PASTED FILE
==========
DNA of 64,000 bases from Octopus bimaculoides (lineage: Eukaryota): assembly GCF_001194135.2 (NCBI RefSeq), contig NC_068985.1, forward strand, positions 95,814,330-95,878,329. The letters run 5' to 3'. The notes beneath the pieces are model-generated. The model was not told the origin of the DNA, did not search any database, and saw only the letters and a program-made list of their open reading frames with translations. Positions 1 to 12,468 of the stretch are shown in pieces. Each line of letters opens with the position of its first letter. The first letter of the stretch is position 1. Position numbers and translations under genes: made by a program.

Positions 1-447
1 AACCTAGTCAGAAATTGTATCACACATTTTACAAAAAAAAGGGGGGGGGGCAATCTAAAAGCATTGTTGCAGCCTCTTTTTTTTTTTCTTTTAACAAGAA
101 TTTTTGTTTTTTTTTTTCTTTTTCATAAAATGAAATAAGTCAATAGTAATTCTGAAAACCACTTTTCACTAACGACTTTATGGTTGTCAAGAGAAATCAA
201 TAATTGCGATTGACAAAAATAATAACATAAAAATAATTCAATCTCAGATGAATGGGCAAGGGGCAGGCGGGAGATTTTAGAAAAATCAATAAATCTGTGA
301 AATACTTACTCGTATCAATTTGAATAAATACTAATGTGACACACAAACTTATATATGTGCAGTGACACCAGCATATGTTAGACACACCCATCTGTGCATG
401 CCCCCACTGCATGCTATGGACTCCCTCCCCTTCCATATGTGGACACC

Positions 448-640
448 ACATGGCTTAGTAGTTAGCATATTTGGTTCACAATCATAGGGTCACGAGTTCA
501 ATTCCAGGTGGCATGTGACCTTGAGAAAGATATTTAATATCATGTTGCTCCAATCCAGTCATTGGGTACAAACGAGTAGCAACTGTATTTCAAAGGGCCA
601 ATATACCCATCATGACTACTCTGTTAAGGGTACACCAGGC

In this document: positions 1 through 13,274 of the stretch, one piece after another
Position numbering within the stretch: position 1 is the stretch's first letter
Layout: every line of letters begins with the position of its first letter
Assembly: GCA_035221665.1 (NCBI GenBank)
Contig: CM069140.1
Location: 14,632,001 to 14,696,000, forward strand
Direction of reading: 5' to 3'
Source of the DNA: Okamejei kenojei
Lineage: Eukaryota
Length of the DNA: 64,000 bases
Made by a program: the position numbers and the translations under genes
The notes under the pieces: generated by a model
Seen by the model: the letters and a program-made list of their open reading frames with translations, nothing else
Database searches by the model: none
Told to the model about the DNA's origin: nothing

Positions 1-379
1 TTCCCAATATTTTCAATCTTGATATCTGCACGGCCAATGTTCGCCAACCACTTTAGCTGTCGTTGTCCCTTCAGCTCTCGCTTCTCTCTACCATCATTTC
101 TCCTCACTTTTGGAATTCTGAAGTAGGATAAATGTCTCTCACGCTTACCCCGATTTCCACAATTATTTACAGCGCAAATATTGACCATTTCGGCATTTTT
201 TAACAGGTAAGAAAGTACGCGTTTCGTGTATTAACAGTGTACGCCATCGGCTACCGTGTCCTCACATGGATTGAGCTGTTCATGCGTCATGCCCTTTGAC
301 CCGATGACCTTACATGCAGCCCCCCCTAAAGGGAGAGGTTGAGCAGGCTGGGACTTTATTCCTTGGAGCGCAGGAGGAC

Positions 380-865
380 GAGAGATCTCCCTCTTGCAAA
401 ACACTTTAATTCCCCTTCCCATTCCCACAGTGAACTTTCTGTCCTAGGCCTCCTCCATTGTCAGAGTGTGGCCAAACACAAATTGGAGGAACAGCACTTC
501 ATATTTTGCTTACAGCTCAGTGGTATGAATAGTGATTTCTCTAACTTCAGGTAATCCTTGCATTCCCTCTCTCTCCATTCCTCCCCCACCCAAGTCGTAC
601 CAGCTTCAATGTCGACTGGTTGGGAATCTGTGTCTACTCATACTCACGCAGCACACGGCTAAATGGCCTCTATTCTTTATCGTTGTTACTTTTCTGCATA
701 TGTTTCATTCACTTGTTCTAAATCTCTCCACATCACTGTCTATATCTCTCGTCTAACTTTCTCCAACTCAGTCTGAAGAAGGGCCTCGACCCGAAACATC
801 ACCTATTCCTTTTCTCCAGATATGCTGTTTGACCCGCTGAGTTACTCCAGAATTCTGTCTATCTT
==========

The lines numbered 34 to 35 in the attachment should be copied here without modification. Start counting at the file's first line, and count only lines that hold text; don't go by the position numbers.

401 ACACTTTAATTCCCCTTCCCATTCCCACAGTGAACTTTCTGTCCTAGGCCTCCTCCATTGTCAGAGTGTGGCCAAACACAAATTGGAGGAACAGCACTTC
501 ATATTTTGCTTACAGCTCAGTGGTATGAATAGTGATTTCTCTAACTTCAGGTAATCCTTGCATTCCCTCTCTCTCCATTCCTCCCCCACCCAAGTCGTAC